The Moody 35 is a 34.5ft masthead sloop designed by Bill Dixon and built in fiberglass by Moody Yachts (A. H. Moody & Sons) between 1990 and 1996. 192 units have been built. ... The data on this page has been derived from different sources but a significant part is attributed to sailboatdata.com. We thank them for their encouragements and ...

  4. Moody 37

    Moody 37 is a 37′ 0″ / 11.3 m monohull sailboat designed by Bill Dixon and built by Moody Yachts (A. H. Moody & Sons) between 1985 and 1987. Great choice! Your favorites are temporarily saved for this session. Sign in to save them permanently, access them on any device, and receive relevant alerts. ... Source: sailboatdata.com / CC BY ...

  5. Moody 36 2

    The Moody 36 2 is a 36.75ft masthead sloop designed by Bill Dixon and built in fiberglass by Moody Yachts (A. H. Moody & Sons) between 1996 and 2000. ... The data on this page has been derived from different sources but a significant part is attributed to sailboatdata.com. We thank them for their encouragements and friendly collaboration.

  6. Moody 34

    Moody 34 is a 33′ 5″ / 10.2 m monohull sailboat designed by Bill Dixon and built by Moody Yachts (A. H. Moody & Sons) between 1983 and 1986. Great choice! Your favorites are temporarily saved for this session. Sign in to save them permanently, access them on any device, and receive relevant alerts. ... Source: sailboatdata.com / CC BY ...

  7. Sailboat Review: Moody DS 41

    Sailboat Review: Moody DS 41. If your cruising frame of mind extends to a versatile deck-saloon design with surprising sailing chops, take a gander at the Moody DS41. By Herb McCormick. October 2, 2023. In our sea trials, the most surprising aspect of the Moody DS41 was its sailing performance, which delivered 8 knots in 13 knots of breeze.

  8. Moody 30

    The Moody 30 is a 30.0ft masthead sloop designed by Angus Primrose and built in fiberglass by Moody Yachts (A. H. Moody & Sons) between 1975 and 1979. 162 units have been built. ... The data on this page has been derived from different sources but a significant part is attributed to sailboatdata.com. We thank them for their encouragements and ...

  9. Moody 29

    Moody 29 is a 29′ 6″ / 9 m monohull sailboat designed by Angus Primrose and built by Moody Yachts (A. H. Moody & Sons) between 1980 and 1983. Great choice! Your favorites are temporarily saved for this session. Sign in to save them permanently, access them on any device, and receive relevant alerts. ... Source: sailboatdata.com / CC BY ...

  10. Moscow, City of -- Moody's announces completion of a periodic review of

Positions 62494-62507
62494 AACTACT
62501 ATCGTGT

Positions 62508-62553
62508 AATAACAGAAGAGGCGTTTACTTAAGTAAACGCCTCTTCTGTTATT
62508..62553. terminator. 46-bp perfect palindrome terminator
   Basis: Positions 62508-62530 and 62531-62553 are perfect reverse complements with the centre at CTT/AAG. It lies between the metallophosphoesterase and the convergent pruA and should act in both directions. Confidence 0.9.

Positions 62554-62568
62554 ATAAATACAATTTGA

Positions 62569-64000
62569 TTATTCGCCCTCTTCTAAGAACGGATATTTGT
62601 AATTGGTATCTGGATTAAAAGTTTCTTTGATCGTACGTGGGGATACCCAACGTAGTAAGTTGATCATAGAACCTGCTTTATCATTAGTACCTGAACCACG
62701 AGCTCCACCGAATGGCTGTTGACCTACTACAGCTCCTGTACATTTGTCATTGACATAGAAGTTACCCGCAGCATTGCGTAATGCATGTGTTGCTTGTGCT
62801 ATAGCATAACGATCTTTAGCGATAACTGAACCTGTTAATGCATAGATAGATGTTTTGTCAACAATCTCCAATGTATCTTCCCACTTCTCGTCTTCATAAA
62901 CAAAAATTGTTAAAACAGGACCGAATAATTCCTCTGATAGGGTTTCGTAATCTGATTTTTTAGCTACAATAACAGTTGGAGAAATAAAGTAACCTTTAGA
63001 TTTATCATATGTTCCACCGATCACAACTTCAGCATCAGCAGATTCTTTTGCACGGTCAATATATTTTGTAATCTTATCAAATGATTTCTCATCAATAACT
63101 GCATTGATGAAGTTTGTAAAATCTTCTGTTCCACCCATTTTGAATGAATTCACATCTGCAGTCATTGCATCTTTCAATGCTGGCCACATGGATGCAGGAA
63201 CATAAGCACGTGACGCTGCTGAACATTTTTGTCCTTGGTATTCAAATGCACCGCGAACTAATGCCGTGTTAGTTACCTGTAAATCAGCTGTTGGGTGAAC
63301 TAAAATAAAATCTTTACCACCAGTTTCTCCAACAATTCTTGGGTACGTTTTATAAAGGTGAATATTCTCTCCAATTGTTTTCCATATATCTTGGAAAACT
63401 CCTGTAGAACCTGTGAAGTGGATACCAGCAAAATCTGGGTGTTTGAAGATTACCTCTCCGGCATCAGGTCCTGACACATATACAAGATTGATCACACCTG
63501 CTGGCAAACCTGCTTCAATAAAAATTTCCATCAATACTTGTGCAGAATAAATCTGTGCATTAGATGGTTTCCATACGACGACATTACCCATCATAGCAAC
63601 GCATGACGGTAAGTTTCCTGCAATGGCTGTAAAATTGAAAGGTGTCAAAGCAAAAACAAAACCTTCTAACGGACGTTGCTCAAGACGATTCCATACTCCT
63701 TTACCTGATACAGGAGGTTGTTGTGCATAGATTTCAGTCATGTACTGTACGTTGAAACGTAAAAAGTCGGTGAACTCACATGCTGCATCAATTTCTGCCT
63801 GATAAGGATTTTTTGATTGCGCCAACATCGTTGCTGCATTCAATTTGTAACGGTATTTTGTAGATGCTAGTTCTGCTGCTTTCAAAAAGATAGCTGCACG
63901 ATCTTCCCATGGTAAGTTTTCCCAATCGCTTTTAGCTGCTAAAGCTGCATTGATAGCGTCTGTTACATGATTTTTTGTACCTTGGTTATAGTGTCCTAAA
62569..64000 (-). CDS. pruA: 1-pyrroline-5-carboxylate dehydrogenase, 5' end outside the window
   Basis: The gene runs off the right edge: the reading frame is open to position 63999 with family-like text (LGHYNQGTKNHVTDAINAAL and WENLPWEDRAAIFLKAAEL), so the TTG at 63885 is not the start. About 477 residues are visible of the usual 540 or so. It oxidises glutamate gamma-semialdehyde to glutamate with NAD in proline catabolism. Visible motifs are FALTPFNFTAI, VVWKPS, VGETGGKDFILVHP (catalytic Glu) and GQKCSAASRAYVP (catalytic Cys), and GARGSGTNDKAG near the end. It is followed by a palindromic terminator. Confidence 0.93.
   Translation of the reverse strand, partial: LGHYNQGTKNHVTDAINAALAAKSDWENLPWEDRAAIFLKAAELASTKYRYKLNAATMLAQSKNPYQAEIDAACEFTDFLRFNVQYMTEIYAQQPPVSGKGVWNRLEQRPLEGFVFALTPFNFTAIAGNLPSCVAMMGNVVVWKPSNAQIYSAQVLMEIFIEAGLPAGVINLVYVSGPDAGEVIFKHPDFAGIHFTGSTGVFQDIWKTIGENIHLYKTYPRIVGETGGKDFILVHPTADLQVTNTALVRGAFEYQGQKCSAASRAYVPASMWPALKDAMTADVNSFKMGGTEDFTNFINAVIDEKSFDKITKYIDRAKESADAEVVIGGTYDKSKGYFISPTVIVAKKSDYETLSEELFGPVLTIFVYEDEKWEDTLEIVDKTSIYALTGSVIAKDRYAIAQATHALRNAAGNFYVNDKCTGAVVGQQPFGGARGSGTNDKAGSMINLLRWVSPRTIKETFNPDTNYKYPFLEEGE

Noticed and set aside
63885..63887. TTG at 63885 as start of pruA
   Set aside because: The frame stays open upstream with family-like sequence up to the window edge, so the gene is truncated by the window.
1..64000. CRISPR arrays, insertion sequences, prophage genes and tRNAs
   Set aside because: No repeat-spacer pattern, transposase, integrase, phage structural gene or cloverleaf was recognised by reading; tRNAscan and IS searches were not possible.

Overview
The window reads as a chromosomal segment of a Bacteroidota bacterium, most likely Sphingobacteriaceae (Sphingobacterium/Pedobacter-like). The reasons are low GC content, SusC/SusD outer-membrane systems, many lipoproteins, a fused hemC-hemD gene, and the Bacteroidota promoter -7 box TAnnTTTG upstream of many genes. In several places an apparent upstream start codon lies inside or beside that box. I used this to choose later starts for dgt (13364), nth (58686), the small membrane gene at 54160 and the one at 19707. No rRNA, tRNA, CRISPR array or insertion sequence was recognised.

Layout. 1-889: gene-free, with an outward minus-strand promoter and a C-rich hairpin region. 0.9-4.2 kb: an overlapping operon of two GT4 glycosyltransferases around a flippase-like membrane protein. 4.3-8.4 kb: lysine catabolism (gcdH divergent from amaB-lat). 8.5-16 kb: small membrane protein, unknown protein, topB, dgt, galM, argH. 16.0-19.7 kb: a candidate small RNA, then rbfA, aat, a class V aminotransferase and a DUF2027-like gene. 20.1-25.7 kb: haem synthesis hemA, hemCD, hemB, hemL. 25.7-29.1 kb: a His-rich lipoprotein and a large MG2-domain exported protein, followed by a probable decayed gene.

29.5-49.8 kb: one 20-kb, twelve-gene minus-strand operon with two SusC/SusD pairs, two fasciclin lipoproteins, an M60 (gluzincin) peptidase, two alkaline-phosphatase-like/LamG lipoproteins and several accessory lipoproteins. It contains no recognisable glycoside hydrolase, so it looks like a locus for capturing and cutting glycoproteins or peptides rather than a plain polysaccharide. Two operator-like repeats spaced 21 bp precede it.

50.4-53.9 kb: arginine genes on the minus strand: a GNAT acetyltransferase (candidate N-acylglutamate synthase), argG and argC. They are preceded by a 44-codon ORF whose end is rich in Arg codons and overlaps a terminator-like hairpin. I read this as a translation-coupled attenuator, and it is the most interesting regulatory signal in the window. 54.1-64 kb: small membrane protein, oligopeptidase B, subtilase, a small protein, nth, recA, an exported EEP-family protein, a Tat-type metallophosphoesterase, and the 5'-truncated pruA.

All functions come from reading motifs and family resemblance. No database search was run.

Moody's Investors Service ("Moody's") has completed a periodic review of the ratings of Moscow, City of and other ratings that are associated with the same analytical unit. The review was ...

  11. Moscow, City of

    Dial the AT&T Direct Dial Access® code for. your location. Then, at the prompt, dial 866-330-MDYS (866-330-6397).

  12. Moscow, City of Credit Rating

    For credit ratings that are derived exclusively from an existing credit rating of a program, series, category/class of debt, support provider or primary rated entity, or that replace a previously assigned provisional rating at the same rating level, Moody's publishes a rating announcement on that series, category/class of debt or program as a whole, on the support provider or primary rated ...

  13. Moody 29

    The Moody 29 is a 29.53ft masthead sloop designed by Angus Primrose and built in fiberglass by Moody Yachts (A. H. Moody & Sons) between 1980 and 1983. ... The data on this page has been derived from different sources but a significant part is attributed to sailboatdata.com. We thank them for their encouragements and friendly collaboration.

  14. Moody s38

    The Moody s38 is a 39.0ft masthead sloop designed by Bill Dixon and built in fiberglass by Moody Yachts (A. H. Moody & Sons) between 1995 and 1998. 60 units have been built. ... The data on this page has been derived from different sources but a significant part is attributed to sailboatdata.com. We thank them for their encouragements and ...

  15. Moscow City Telephone Network (MGTS) (PJSC)

    Dial the AT&T Direct Dial Access® code for. your location. Then, at the prompt, dial 866-330-MDYS (866-330-6397).

  16. Moody 35

    Moody 35 is a 34′ 6″ / 10.5 m monohull sailboat designed by Bill Dixon and built by Moody Yachts (A. H. Moody & Sons) between 1990 and 1996. Great choice! Your favorites are temporarily saved for this session. Sign in to save them permanently, access them on any device, and receive relevant alerts. ... Source: sailboatdata.com / CC BY ...

  17. Moody 43 Eclipse

    Moody 43 Eclipse is a 42′ 5″ / 13 m monohull sailboat designed by Bill Dixon and built by Moody Yachts (A. H. Moody & Sons) between 1989 and 1991. Great choice! Your favorites are temporarily saved for this session. Sign in to save them permanently, access them on any device, and receive relevant alerts. ... Source: sailboatdata.com / CC BY ...

  18. Moody 33 eclipse

    The Moody 33 eclipse is a 32.5ft masthead sloop designed by Bill Dixon and built in fiberglass by Moody Yachts (A. H. Moody & Sons) between 1987 and 1994. ... The data on this page has been derived from different sources but a significant part is attributed to sailboatdata.com. We thank them for their encouragements and friendly collaboration.